Skins are an optional side-competition at every Tour event whereby you can win a "skin" if you alone get the lowest score on a hole out of the entire field of players. Every event has a designated SkinMaster whose duty is to collect score cards at the end of the round, and to tabulate and present the results. If you want in on the skins game, you must give your name and entry to the Doggie Master. Skins are played at every event, but only eligible for statistics when there are seven or more Slammers at the event.
6. Group Summary Sheets, App Scorer & Card Scorer
The App Scorer is the official scorer for your group. They will enter scores after each hole and verify scores with the Card Scorer after the round. The App Scorer is noted with a superscript A beside the Slammer’s name on event pages.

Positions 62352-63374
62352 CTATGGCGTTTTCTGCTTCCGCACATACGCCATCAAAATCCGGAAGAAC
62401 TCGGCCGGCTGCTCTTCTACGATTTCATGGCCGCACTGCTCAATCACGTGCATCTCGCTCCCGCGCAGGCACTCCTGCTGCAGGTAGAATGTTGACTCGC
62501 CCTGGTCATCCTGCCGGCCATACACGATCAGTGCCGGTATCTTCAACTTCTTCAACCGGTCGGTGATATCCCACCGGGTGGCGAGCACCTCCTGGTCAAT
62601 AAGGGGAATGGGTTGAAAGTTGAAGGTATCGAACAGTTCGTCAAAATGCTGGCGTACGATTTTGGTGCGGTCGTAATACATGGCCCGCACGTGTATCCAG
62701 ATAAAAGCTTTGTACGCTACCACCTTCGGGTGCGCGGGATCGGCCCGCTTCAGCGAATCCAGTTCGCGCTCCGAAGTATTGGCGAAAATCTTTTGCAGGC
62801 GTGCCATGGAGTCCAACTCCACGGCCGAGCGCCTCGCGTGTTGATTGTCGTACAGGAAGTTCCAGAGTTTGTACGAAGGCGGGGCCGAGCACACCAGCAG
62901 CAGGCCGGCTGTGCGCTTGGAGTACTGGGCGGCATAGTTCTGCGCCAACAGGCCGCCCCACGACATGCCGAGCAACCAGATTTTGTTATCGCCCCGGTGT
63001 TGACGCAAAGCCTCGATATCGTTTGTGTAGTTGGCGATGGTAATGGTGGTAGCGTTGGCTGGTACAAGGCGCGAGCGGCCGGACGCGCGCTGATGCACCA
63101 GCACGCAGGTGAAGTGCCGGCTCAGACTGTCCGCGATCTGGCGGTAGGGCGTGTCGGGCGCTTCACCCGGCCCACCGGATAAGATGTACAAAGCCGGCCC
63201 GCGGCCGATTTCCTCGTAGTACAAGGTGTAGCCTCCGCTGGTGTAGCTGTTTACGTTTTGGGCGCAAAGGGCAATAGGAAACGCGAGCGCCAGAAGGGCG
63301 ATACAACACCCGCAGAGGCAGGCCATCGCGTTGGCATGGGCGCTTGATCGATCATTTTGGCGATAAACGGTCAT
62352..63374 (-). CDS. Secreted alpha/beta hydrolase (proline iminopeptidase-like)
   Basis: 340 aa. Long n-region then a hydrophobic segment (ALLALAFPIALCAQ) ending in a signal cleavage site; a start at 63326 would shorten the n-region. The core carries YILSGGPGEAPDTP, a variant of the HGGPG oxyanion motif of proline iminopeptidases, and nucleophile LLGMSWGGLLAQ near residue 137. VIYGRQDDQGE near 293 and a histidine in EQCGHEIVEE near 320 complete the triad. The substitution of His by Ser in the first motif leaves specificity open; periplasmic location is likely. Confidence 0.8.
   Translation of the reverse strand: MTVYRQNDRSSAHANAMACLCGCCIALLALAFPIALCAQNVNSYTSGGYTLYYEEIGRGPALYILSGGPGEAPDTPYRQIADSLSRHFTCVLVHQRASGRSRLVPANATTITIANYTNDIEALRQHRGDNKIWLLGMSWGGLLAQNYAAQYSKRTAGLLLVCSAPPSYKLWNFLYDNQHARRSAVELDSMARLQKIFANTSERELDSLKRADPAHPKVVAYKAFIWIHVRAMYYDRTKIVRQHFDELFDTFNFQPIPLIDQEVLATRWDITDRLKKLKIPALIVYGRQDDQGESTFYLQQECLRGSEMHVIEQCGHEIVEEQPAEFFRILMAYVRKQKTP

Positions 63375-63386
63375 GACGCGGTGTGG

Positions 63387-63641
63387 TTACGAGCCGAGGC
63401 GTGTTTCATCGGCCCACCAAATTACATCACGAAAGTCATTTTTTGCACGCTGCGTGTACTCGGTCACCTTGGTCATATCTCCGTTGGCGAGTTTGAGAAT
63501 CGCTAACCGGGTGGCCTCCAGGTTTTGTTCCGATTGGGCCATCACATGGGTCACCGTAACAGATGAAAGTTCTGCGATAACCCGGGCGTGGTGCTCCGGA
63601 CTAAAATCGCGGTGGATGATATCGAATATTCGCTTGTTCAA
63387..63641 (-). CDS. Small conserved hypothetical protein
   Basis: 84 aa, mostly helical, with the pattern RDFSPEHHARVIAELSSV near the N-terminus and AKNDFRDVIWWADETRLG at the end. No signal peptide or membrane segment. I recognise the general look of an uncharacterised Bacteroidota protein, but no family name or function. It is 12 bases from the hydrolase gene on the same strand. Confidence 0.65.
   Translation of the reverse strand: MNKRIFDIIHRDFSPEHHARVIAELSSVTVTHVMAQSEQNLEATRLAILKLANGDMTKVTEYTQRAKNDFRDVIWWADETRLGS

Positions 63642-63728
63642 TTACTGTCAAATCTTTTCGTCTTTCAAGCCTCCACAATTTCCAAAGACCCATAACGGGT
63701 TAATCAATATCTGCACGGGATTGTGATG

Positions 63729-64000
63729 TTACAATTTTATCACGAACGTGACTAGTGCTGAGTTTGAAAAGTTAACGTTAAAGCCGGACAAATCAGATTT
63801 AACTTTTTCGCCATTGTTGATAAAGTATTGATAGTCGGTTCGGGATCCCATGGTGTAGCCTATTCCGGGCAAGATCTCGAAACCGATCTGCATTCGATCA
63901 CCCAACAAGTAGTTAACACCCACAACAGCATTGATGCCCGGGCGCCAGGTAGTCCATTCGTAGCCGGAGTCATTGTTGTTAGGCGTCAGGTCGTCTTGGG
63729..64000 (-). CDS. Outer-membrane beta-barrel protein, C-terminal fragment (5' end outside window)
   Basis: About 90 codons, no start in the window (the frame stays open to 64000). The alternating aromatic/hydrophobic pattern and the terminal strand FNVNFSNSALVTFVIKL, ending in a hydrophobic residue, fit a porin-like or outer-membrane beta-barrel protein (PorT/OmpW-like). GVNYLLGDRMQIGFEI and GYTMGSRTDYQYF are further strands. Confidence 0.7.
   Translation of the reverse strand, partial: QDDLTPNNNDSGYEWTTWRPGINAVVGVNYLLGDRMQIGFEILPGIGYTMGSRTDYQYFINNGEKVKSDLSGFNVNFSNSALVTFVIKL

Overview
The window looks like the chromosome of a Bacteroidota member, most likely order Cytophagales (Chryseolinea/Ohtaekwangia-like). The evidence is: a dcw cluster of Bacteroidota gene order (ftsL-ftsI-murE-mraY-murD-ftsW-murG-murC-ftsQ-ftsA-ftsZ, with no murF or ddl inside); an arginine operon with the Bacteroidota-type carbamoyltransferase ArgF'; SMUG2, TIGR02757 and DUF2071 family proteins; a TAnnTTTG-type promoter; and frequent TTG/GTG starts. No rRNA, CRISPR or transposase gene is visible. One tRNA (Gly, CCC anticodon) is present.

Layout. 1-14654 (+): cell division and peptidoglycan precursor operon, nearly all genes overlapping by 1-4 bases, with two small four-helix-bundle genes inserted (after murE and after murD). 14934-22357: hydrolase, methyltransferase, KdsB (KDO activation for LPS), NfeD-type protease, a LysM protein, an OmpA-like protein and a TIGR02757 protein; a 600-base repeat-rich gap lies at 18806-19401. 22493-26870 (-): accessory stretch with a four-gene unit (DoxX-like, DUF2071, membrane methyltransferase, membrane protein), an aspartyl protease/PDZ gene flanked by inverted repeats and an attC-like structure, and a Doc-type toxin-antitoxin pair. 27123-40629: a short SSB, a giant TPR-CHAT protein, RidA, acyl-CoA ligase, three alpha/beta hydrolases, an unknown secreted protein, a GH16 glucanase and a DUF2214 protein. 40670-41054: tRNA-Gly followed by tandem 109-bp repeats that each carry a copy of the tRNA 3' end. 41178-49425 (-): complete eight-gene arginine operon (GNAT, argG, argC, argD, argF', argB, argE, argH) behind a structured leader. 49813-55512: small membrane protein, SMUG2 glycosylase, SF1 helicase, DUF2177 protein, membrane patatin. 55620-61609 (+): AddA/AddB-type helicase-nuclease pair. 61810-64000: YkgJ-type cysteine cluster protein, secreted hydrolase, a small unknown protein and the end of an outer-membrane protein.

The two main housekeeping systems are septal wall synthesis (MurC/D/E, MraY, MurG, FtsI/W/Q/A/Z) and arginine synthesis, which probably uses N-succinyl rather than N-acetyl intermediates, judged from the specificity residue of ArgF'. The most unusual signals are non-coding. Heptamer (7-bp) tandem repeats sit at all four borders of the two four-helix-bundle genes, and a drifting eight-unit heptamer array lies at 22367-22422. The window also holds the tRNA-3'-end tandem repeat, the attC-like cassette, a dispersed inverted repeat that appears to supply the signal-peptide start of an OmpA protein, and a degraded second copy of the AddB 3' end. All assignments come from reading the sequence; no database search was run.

The Card Scorer keeps a nice and legible paper scorecard for the group. They will get signatures from each person in the group after the round and then verify scores with the App Scorer. The Card Scorer is noted with a superscript C beside the person’s name.
If there is more than one volunteer for either Card Scorer or App Scorer in a group then those individuals can work it out on the 1st tee.
The top-ranked Slammer at the end of play in each foursome is responsible for filling out the group summary sheet, and handing in an official scorecard. All players in a group must sign off on both the official scorecard and the group summary sheet. If a player cannot attend the post-round presentations, at a minimum they must sign the official scorecard. If a player leaves without signing the official scorecard, he/she is deemed to accept the scores given by the group.